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|Real-life training void of risks|
As high school students fled down the hallway screaming, Ouachita Parish Sheriff Royce Toney raised his firearm, searching for his target.
Toney found him at the end of the hallway carrying a large shotgun. He reeled off several rounds, dropping the gunman.
It's a scenario every police officer fears — a gunman in a school. It's a situation, though, every law enforcement officer could possibly face one day.
That's why training is important, and one of the best ways to train for that scenario is through a computer simulation, which Toney demonstrated to The Ouachita Citizen last week.
More than 100 Ouachita Parish Sheriff's Office deputies experienced real-life scenarios over the past two weeks in a mobile firearms training simulator provided by the state Attorney General's office.
The firearms training simulator featured actors in situations police officers could face on a daily basis.
The program offered a variety of scenarios, some of which included events that take place at a residence where a person has become unruly; inside a school where a gunman has started shooting; and inside a mall where a man can be found wearing a homemade bomb.
The program offered a variety of outcomes for each scenario. The program showed each simulated shot the officers take, and they could replay every scenario to improve their marksmanship.
The simulator was housed locally in a mobile trailer at the sheriff's office's rifle range in western Ouachita Parish. Law enforcement agencies throughout the state can borrow it for two weeks at a time. The Attorney General's office purchased the equipment and trailer several years ago for $122,000.
Toney said after Buddy Caldwell took office as Attorney General, he began lending the simulator to any law enforcement agency in Louisiana that wanted to use it for training purposes.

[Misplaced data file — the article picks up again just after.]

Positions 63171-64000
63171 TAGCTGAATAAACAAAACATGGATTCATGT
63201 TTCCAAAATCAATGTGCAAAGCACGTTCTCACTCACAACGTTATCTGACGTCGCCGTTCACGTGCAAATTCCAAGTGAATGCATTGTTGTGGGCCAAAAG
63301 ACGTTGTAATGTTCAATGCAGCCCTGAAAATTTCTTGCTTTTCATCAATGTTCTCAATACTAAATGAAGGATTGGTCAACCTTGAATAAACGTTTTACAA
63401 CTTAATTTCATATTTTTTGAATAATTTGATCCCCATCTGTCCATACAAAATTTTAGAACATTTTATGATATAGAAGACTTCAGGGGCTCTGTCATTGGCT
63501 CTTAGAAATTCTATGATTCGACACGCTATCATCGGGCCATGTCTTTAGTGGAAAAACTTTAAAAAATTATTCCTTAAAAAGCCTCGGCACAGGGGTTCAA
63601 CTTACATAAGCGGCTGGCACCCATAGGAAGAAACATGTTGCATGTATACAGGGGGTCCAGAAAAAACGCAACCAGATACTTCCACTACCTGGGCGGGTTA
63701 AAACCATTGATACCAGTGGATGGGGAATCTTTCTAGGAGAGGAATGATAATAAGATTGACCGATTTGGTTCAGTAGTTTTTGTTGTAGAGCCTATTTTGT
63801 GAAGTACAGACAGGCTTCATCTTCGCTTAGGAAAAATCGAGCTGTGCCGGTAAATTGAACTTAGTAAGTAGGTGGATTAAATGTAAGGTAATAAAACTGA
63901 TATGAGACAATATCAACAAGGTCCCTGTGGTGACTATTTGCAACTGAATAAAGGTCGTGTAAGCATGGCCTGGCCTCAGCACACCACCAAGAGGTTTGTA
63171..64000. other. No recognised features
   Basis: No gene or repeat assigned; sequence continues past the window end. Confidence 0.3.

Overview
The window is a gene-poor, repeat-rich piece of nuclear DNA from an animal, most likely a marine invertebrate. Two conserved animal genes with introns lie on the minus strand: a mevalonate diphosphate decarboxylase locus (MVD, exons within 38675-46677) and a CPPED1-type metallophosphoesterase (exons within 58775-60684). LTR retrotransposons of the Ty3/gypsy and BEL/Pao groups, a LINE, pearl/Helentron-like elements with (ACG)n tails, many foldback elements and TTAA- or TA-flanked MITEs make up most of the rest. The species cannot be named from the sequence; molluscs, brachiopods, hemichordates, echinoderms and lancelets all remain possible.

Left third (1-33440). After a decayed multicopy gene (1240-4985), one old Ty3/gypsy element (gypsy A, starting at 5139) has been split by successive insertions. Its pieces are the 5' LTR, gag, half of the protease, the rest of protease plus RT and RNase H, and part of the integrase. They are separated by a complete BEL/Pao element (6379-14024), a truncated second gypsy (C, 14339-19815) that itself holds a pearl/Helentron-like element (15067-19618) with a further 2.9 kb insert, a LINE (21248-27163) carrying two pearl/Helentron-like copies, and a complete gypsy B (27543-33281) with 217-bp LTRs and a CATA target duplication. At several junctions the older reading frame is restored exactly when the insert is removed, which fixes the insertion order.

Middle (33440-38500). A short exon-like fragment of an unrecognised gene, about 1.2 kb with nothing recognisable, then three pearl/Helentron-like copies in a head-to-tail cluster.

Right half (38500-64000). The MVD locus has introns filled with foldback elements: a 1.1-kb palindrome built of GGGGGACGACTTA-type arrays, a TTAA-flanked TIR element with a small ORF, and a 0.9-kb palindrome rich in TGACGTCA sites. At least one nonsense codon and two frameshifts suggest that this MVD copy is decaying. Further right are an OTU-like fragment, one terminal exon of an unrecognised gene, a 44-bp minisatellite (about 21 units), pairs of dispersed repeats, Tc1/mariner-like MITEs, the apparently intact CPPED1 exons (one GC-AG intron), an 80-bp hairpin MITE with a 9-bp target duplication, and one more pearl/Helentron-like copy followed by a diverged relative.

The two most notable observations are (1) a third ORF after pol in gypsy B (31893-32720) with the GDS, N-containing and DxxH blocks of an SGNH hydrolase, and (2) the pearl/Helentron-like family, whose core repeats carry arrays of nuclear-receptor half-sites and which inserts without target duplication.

"It's a great training benefit," Toney said. "Look outside, it's pouring down rain right now, but we're inside doing training. The whole deal is it's cheaper because the officers are shooting with a laser, and it's safer and we can do it in any weather and at nighttime."
"Our deputies love it," Toney continued. "It's really an expensive video game, but it helps save lives and it's cheap practice because you don't waste any bullets. It's just a great training device.
"It gets your adrenaline up and your heart rate up because you don't know what they're going to do."
OPSO training officer Lt. Robert Brown worked the computer program for each training episode, allowing him to manipulate the actions of the actors. If a person approached an officer with a weapon, Brown could have that person drop the weapon and surrender, or attack.
"Basically, what you have is a series of recordings, and at one point they'll have the program challenge the officer by having the person attack," Brown said. "Or, we can have the program make the person comply with the instructions the officer gives. It really helps the officers think and improve their judgment."
The program offered more than 100 scenarios with different outcomes available for each.
"This mentally prepares you for what could happen," Toney said.
At the sheriff's rifle range, law enforcement officers practice using turning targets and moving targets, Brown said.
"We can't simulate the real world with turning and traveling targets," he said. "This is much better at training officers, especially the young ones who haven't experienced a lot of these scenarios that come up."
Brown said officers can't become complacent in their line of work because that could mean life or death, so training like what the simulator offered helps keep officers on their toes.